Design Con 2015

Using PCIe & intelligent DMA to achieve blazing data rates in real-time recording instruments

Chris Tojeira

August 17, 2011

Chris TojeiraAugust 17, 2011

Chris Tojeira of Pentek describes how the use of PCIe, intelligent DMA and a real time front end as well as an efficient API messaging structure resulted in the design of a real-time data recorder capable of sustained data to disk rates of 2 GB/sec and higher.

In today’s world of high-speed A/D converters, operating in the Gigahertz range and beyond, real-time signal recording has become a challenging feat that requires specialized hardware and intelligent application software.

To build a real-time recorder capable of streaming sustained data to disk at rates of 2 GB/sec and higher, the system developer must be able to overcome the limitations presented by the recorder’s I/O interfaces, memory, operating and file system as well as consider the optimal use of disk drive technology, RAID controller technology and user-friendly control tools for data capture and analysis.

Meeting real-time requirements
For a recording system to be considered “real-time” it is required that the recorder captures every sample of data that the front-end provides with absolutely no loss. This must happen consistently to provide confidence that the system will run in the most mission critical situations. It is also important to consider the ongoing requirement to move data faster.

With this in mind, the commercial PC server is an excellent platform choice as microprocessor technology is constantly advancing in both processing speed and architecture: memory interfaces are capable of streaming data at rates of 10 GB/sec and higher; serial fabric PCI Express Gen 2 x16 is capable of maximum data rates of 8 GB/sec; and SATA II provides disk storage rates of 3 GB/sec to a single drive.

The commercial PC motherboard’s roadmap includes transitions to PCI Express Gen 3, capable of doubling the current data rates. SATA III is beginning to hit the commercial PC market, providing storage rates of 6 GB/sec to a single drive.

The latest Intel processors are approaching 4 GHz rates clock rates with hex and octal cores, while memory continues to get smaller, cheaper and faster. This provides engineers with a solid foundation to build upon; one that can grow as new high-speed front-ends are introduced.

Keeping Up with Real-Time Streams
Once the foundation of the recorder is established, it is essential to provide a front-end I/O device that is capable of streaming data in real-time. This front-end device typically consists of one or more high-speed A/D converters or digital interfaces that acquire data at a constant rate, and a set of DMA engines that move data off of the device.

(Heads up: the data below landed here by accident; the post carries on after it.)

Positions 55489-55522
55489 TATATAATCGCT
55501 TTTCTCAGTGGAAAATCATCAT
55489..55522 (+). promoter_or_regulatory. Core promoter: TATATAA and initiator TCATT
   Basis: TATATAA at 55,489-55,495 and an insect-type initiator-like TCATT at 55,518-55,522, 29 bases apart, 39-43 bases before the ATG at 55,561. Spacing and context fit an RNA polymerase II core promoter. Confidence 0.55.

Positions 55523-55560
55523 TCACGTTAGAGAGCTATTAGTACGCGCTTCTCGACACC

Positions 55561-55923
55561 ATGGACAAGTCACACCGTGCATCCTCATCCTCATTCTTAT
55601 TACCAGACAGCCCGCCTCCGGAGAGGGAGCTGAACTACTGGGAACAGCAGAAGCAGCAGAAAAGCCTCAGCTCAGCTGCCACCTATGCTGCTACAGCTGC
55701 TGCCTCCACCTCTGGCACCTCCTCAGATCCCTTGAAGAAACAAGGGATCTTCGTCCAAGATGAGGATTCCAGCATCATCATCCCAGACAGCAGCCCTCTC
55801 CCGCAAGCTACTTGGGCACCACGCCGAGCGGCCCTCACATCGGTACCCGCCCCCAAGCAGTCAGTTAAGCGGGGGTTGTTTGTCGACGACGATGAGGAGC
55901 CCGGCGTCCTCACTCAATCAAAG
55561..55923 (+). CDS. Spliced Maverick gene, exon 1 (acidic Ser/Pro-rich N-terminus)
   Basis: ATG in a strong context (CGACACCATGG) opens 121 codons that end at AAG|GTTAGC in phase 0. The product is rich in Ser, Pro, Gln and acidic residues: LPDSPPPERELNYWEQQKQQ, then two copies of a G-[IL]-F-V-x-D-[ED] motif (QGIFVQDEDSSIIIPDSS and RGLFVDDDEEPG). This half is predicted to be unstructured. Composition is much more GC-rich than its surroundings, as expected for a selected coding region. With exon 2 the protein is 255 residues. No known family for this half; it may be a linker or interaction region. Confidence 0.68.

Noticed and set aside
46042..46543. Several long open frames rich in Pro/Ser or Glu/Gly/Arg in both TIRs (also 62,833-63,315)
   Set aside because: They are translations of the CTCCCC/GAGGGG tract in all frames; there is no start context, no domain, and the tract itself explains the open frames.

In a real-time system, these DMA engines are the most critical feature of the I/O device, as the design that is implemented on the internal hardware will dictate how well the instrument can stream data and maintain its real-time performance requirement.

The latest high-performance I/O devices should provide Intelligent DMA chaining that give the system developer the ability to optimize data flow and maximize performance.

The Intelligent DMA engine permits the user to chain many large buffers of data in a link list. Buffering data in such a way will allow the system to absorb any momentary latency hits, which can be caused by a number of external factors, assuring the instrument meets its real-time requirements.

While the DMA engines are responsible for moving data off of the device, it is the PCI Express (PCIe) engine, inherent within the device, that supplies the path to the server PC’s system memory.

Figure 1 – Real-Time Recording Instrument System Level Block Diagram
It is essential that the I/O device supply a sufficiently fast enough PCIe interface, to provide engineers with the bandwidth to maintain the data rates required by the front-end. Buffered data must be sent to disk at data rates that can match those performed by the front end I/O device. Figure 1 above shows the block diagram for one typical real-time recording Instrument.

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